Punctuation, in short, gives us the human voice, and all the meanings that lie between thewords. "You aren't young, are you?" loses its innocence when it loses the question mark.Every child knows the menace of a dropped apostrophe (the parent's "Don't do that" shiftinginto the more slowly enunciated "Do not do that"), and every believer, the ignominy of havinghis faith reduced to "faith." Add an exclamation point to "To be or not to be..." and thegloomy Dane m has all the resolve he needs; add a comma, and the noble sobriety of "Godsave the Queen" becomes a cry of desperation bordering on double sacrilege.
简言之，标点给我们传来话音，传来字里行间的全部含义。“你不小了，是吧?”这话去掉问号，无心便成了有意。做父母的先是说“Don't do that”(“别做那事”)，转而又慢声慢气交代清楚：“Do not.dothat”(不要做那事)，每个孩子都听得明白，拿掉了撇号可就把话说绝了。每个信徒也都明白，把他的信教加上引号，所谓“信教”，那可是在污辱他。给“生存或者灭亡……”一句添上个惊叹号，那位忧心忡忡的丹麦人便是毅然决然万死不辞之士。在“上帝保佑女王”中间加个逗号，那崇高的庄严则成了绝望的呼号，简直是对双方的亵渎。
Sometimes, of course, our markings may be simply a matter of aesthetics.Popping in a commacan be like slipping on the necklace that gives an outfit quiet elegance, or like catching thesound of running water that complements as it completes the silence of a Japaneselandscape. When VS.
Naipaul , in his latest novel, writes, "He was a middle-aged man, with glasses," the first commacan seem a little precious. Yet it gives the description a spin, as well as a subtlety, that itotherwise lacks, and it shows that the glasses are not part of the middle-agedness, butsomething else.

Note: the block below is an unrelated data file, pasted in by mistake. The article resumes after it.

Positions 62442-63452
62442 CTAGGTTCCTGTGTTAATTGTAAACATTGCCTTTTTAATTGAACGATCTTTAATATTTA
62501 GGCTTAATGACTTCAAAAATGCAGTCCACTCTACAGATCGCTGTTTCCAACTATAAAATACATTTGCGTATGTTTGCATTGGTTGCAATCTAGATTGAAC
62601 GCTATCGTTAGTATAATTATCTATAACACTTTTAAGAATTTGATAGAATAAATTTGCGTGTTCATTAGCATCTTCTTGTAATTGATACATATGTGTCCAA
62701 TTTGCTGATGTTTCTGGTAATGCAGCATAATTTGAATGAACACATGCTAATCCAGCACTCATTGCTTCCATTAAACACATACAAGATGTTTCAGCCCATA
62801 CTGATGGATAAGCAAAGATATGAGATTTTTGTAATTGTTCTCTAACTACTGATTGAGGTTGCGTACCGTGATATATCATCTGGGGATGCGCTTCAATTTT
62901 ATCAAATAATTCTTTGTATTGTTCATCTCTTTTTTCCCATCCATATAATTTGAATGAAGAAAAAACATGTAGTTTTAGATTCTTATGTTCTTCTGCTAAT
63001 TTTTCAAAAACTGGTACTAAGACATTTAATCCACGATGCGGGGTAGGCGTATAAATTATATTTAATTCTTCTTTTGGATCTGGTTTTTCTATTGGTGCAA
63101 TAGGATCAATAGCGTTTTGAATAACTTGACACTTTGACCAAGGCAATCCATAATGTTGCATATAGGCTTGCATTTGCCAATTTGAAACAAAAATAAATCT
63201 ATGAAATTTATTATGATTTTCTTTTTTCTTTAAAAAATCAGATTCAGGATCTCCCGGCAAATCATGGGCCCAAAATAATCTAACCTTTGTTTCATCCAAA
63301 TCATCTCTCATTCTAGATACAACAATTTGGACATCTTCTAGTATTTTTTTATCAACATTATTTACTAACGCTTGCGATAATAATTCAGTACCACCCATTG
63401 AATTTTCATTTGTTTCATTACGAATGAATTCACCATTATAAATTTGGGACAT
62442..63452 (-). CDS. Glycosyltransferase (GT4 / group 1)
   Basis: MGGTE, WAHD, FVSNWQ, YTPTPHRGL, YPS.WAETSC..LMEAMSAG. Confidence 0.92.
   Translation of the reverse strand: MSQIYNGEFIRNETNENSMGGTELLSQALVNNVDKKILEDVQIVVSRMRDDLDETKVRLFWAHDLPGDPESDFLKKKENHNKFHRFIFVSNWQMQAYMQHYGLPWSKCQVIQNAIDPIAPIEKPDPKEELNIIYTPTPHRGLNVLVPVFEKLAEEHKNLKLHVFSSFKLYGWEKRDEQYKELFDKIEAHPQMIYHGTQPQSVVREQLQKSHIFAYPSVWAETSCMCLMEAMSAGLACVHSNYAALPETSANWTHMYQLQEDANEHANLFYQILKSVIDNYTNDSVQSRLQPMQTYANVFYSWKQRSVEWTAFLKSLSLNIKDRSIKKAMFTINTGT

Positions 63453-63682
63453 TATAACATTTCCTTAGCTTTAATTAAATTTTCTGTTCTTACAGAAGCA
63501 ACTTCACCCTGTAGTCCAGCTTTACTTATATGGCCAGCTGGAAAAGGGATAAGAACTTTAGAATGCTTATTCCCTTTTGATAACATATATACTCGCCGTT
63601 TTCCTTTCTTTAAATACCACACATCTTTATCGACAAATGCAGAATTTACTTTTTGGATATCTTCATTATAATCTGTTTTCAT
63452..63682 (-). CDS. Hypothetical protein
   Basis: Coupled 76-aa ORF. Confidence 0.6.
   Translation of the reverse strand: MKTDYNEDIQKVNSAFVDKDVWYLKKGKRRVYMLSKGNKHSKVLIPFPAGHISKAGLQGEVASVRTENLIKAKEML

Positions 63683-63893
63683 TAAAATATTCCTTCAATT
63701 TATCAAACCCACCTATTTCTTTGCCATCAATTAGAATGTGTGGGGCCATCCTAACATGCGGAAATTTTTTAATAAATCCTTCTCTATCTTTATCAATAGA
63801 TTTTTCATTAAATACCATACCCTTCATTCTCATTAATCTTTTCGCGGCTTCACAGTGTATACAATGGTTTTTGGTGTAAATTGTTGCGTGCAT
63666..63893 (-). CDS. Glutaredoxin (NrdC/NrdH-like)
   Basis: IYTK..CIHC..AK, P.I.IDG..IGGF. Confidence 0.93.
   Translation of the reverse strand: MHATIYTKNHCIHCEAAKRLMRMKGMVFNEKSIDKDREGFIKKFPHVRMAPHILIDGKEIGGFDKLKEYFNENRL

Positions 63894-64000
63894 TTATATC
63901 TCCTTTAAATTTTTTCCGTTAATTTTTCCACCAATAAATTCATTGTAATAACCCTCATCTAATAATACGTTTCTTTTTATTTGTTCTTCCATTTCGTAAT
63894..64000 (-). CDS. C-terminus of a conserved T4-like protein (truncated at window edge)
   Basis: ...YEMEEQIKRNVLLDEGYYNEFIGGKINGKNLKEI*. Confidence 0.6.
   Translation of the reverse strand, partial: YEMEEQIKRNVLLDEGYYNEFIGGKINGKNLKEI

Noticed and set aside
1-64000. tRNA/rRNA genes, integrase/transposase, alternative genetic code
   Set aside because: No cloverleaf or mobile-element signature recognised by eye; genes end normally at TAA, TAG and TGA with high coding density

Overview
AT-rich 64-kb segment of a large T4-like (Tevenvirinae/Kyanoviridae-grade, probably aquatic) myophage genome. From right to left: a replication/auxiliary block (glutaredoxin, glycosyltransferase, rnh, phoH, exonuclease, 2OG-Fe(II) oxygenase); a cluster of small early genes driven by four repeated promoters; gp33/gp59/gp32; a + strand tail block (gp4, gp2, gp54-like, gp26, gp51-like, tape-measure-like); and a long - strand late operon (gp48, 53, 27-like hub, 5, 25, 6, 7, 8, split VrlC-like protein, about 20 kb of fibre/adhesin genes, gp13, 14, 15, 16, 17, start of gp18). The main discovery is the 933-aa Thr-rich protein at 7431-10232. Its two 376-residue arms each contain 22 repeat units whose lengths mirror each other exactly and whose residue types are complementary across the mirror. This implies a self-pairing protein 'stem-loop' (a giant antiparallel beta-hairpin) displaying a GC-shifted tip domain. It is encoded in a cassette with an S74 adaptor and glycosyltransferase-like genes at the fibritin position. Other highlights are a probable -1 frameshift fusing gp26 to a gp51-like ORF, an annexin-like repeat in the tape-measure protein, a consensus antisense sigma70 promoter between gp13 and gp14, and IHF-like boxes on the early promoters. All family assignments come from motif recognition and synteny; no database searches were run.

Thus all these tiny scratches give us breadth and heft and depth. A world that has only periodsis a world without inflections. It is a world without shade. It has a music without sharps andflats. It is a martial music. It has a jackboot rhythm. Words cannot bend and curve. Acomma, by comparison,catches the gentle drift of the mind in thought, turning in on itselfand back on itself, reversing, redoubling and returning along the course of its own sweet rivermusic; while the semicolon brings clauses and thoughts together with all the silent discretionof a hostess arranging guests around her dinner table.
Punctuation, then, is a matter of care. Care for words, yes, but also, and more important, forwhat the words imply. Only a lover notices the small things: the way the afternoon lightcatches the nape of a neck, or how a strand of hair slips out from behind an ear, or the way afinger curls around a cup. And no one scans a letter so closely as a lover, searching for its smallprint, straining to hear its nuances, its gasps, its sighs and hesitations, poring over the secretmessages that lie in every cadence. The difference between"Jane (whom I adore)" and "Jane,whom I adore," and the difference between them both and "Jane-whom I adore-" marks all thedistance between ecstasy and heartache. "No iron can pierce the heart with such force as aperiod put at just the right place," in Isaac Babel's lovely words; a comma can let us hear avoice break, or a heart. Punctuation, in fact, is a labor of love. Which brings us back in a way togods.